5 Off-Beat tips when selecting a Freight provider
We have also seen large multi-nationals operate budget brands where their business model is based on small margins, they do not promise the earth but offer non urgent delivery options.
Let’s use an example from my home country New Zealand.
Mainfreight is one of New Zealand’s largest freight companies, based in Auckland they have expanded operations offshore and now operate in Australia, Asia and the US.
In New Zealand they operate four freight companies, three of which cross over in terms of service offering. A smart business model as it may seem, you would be hard pressed to find their various brands on the Mainfreight website. Why? It is because their competitive advantage is based on clear brand separation.
Companies that adopt this business model can leverage their brands to increase market share and in most cases increased resources can benefit their clients.
Globally, we see acquisitions all the time, just check the Global Logistics Media website, you will see plenty of press releases from freight companies acquiring small niche freight businesses to increase market share. API cek ongkir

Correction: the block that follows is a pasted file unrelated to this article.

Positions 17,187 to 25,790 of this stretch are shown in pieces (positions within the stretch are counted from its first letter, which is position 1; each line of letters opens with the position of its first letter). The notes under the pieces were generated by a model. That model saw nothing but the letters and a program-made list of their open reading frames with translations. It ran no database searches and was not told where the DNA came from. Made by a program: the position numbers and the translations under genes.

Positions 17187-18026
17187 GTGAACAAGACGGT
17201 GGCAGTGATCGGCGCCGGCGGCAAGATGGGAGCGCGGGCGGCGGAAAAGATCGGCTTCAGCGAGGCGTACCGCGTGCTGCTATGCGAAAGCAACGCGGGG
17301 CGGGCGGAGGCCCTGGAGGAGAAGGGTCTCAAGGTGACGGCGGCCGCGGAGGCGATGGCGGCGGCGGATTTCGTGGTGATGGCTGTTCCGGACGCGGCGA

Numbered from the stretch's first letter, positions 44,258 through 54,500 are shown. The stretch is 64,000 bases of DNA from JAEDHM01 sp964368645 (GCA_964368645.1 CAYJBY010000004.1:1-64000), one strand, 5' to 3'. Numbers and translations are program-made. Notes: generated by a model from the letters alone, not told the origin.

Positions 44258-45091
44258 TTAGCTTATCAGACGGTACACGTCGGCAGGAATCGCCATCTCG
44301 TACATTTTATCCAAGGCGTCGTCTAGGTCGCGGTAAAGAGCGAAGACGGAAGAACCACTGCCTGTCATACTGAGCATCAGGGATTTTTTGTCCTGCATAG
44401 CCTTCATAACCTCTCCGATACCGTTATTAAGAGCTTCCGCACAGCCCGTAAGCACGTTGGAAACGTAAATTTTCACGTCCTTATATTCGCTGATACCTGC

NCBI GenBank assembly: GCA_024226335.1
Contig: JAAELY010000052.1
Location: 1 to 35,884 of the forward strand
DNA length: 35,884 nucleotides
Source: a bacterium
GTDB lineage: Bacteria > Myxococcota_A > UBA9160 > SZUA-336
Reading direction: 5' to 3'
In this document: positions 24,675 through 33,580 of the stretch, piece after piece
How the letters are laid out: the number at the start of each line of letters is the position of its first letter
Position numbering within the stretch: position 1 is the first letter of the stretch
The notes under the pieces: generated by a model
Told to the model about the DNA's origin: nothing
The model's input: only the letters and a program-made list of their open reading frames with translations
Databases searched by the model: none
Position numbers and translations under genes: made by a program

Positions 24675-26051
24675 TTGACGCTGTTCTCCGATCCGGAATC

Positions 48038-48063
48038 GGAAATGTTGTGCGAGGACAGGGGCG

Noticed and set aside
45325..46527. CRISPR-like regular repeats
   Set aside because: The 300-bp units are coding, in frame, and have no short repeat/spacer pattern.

The recession is the perfect storm for acquisitions.
My concern is not for the small to medium sized freight company but the unsuspecting business owner who utilize freight companies. When choosing to engage a freight company, do your due diligence because let’s be honest, the sales rep doesn’t give a stuff about you, they just want to close the deal and reach their budget.
So here are 5 Off-Beat tips about selecting a freight provider.
1) Ask them if they have a Facebook or Twitter page, if they don’t ask why not. Companies that do not engage in social media usually have something to hide.
2) Try and find out what other companies they operate, then talk to their subsidiaries and the customers of those subsidiaries, if you discover negative feedback then you will most probably discover a trend throughout their whole operation. (Hint: Talk to the budget brand).
3) Talk to more than one Sales Rep from the same freight company, and ask them the same questions. You might find three sales reps giving two or three different answers, this is not good.
4) If you have a freight company in mind, try and find a sales rep that used to work for that company, I can guarantee they will be more truthful about their previous employer. Beware though; take their feedback with a pinch of salt.
5) If you get the opportunity talk to the decision makers of the Freight Company and I’m not talking about the Executives, I’m talking about their Warehouse workers. Get a feel for their working conditions, morale, pay rates, productivity, enthusiasm and punctuality. Company culture is fostered at the top and works its way down to the shop floor.